In this era of heightened awareness and “see something, say something” directives, it’s wise for local communities to know if someone in town may be renting out their home or apartment through the proliferation of new short-term rental websites, such as Airbnb or FlipKey.
Essentially, these short-term rentals are creating hotels in neighborhoods that are zoned for residential dwellings, which, in turn creates issues of public safety and security in local communities.
Currently, these types of short-term rentals made available through transient space marketplaces are not regulated.
While this relatively new venture may seem like a cheap alternative to traditional hotels and motels, we’ve heard from many local officials and constituents who have legitimate concerns over this unregulated and burgeoning industry, including the inability to know who may be staying in their communities and their impact on the local quality of life.
On the other side of the coin, this lack of regulation also leaves consumers vulnerable because they have no way of knowing if the property they are renting is safe, up to code and insured.
With all this in mind, I introduced legislation recently that will create a regulatory mechanism to allow municipalities to license the short-term rental of a residential unit, through transient space marketplaces, while exempting seasonal rentals.
The intent of the bill is to balance the interests of a growing industry with the needs of homeowners and residents in our communities. We want to support and encourage new, innovative businesses, such as Airbnb, that make travel and tourism more accessible in our state. But just because a business is new does not mean it should be immune from oversight. We have oversight of traditional hotels, motels and other lodging accommodations. This is no different.
However, contrary to popular myth, this is not a one-size-fits-all approach. In fact, this approach may even help the industry because it provides an alternative for towns who might otherwise be considering banning this practice.
Currently, at least 18 municipalities in New Jersey are either looking to or have already banned short-term rentals. After speaking to mayors and council members in my district, I learned that these local governments banned the rentals because they did not know how else to control them. This legislation creates a road map so that a ban is not the only option. With this bill, municipalities can regulate transient rentals as they see fit.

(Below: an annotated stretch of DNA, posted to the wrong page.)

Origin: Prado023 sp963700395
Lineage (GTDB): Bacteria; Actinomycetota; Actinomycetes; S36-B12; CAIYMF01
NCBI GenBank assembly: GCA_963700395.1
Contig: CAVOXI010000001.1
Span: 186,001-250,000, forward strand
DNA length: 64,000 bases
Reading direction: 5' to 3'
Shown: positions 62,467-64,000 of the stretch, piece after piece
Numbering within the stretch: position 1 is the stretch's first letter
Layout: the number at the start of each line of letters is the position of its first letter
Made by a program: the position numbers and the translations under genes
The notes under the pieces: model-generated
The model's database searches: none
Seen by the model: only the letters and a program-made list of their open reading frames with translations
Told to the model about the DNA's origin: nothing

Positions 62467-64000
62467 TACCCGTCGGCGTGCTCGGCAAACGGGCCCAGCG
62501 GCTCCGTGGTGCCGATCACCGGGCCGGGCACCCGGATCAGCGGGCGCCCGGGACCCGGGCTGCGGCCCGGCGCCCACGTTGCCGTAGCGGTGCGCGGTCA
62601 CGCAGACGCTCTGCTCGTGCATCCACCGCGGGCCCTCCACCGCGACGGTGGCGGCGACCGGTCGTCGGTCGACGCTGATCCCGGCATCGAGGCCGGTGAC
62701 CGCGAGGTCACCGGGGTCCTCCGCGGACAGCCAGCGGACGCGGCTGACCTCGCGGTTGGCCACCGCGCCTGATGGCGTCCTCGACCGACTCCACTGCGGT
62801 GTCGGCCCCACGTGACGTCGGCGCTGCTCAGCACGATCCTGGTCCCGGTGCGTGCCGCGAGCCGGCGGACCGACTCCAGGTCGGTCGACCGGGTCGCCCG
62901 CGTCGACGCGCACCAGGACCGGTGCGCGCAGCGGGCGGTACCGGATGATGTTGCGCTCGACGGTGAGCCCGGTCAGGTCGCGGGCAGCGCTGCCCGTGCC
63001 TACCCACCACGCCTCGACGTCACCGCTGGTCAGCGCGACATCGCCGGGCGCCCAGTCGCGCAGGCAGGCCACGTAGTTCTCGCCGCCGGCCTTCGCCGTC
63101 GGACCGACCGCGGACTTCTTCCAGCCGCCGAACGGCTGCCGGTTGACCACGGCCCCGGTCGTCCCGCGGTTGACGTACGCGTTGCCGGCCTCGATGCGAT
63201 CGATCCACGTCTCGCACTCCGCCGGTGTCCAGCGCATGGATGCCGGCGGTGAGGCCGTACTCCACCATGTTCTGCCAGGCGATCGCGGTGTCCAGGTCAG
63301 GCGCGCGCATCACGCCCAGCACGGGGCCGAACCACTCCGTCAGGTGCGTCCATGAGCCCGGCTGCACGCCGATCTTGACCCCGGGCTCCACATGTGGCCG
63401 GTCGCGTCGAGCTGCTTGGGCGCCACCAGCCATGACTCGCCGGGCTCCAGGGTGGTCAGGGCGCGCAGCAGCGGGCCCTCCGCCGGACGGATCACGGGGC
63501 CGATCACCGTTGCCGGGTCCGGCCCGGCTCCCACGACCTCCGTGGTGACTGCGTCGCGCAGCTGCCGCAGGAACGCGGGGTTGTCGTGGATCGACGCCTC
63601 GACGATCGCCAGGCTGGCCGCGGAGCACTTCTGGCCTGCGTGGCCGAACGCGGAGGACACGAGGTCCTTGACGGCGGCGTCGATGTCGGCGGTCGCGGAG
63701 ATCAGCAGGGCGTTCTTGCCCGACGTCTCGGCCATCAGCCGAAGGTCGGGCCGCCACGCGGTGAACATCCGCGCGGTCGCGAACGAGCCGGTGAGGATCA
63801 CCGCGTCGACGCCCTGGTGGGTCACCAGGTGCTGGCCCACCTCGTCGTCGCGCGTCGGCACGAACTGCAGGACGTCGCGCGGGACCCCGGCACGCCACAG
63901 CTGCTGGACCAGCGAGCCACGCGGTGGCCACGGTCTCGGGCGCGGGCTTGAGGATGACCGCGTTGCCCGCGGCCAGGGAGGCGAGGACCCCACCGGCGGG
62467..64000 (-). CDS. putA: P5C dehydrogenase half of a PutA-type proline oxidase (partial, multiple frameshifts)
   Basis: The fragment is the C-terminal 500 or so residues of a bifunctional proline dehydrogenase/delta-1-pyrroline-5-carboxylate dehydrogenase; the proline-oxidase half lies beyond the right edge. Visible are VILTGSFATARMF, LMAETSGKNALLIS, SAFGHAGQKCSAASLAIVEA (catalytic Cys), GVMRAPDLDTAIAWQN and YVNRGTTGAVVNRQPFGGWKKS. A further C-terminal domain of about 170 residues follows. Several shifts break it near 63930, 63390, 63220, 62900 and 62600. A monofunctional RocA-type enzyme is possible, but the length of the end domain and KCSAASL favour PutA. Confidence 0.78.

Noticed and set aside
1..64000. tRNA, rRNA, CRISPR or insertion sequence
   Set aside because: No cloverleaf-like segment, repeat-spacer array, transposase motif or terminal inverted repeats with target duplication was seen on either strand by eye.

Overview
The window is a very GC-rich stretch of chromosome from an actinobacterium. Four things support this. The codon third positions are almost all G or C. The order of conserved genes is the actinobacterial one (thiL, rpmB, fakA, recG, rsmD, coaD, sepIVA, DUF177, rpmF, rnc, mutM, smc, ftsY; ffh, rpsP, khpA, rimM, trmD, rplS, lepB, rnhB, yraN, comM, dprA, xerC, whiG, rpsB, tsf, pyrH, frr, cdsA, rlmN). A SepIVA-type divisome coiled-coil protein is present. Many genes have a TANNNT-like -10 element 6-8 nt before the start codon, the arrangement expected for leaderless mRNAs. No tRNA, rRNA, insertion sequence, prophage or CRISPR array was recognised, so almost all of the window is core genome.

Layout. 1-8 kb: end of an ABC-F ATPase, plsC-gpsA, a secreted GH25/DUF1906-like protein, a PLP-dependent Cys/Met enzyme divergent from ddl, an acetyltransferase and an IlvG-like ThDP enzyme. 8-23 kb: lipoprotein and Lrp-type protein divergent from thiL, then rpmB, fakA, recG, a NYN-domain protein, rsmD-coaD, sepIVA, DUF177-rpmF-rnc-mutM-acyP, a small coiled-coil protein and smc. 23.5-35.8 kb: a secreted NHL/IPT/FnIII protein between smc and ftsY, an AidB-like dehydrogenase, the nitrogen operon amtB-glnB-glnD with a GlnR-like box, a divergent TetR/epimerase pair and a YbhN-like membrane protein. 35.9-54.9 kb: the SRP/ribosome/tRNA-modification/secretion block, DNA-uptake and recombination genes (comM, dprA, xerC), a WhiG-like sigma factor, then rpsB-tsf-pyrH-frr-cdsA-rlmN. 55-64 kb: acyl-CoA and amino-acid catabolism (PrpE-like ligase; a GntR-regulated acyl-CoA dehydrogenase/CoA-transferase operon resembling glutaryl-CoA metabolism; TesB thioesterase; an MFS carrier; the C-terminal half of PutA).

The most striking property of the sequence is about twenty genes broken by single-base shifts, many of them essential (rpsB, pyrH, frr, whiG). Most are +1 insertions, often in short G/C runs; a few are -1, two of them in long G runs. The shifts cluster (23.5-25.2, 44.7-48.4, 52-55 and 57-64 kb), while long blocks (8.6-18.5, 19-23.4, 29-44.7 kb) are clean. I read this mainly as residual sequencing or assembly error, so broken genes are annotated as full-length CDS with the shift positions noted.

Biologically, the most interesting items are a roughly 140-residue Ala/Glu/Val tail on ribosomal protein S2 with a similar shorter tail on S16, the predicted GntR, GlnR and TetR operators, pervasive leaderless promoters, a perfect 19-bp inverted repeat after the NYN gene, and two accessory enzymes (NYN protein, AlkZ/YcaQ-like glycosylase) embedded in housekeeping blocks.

While towns are free to carve out a policy that suits their needs, any ordinance they adopt must cover several areas of safety and security, such as requiring the registered host to be the owner or legal tenant of the unit; restricting registration to only one unit per building if it’s a multi-unit dwelling; requiring the property to have a minimum of $500,000 in liability insurance; prohibiting units that have any outstanding municipal code violations.
The legislation also ensures that towns will be fairly compensated by creating a $50 fee for registration, half of which would help municipalities offset administrative costs and the other half which would go towards the state’s affordable housing trust fund. There are currently a number of other similar registries in place, such as pet registries or apartment registries, like in my hometown of Englewood, proving this approach is doable.
While technological innovations and the seemingly endless offering of new smartphone apps have revolutionized the marketplace and simplified our lives in many ways, they also have a way of creating new, often unforeseen, dilemmas that beg our attention. Ultimately, our goal is not to stand in the way of marketplace demands, but to ensure that convenience and affordability can coexist with safety and security.
Valerie Vanieri Huttle represents New Jersey’s 37th legislative district in the Assembly. Huttle is the primary sponsor of A-4441, a bill that aims to regulate home sharing in New Jersey.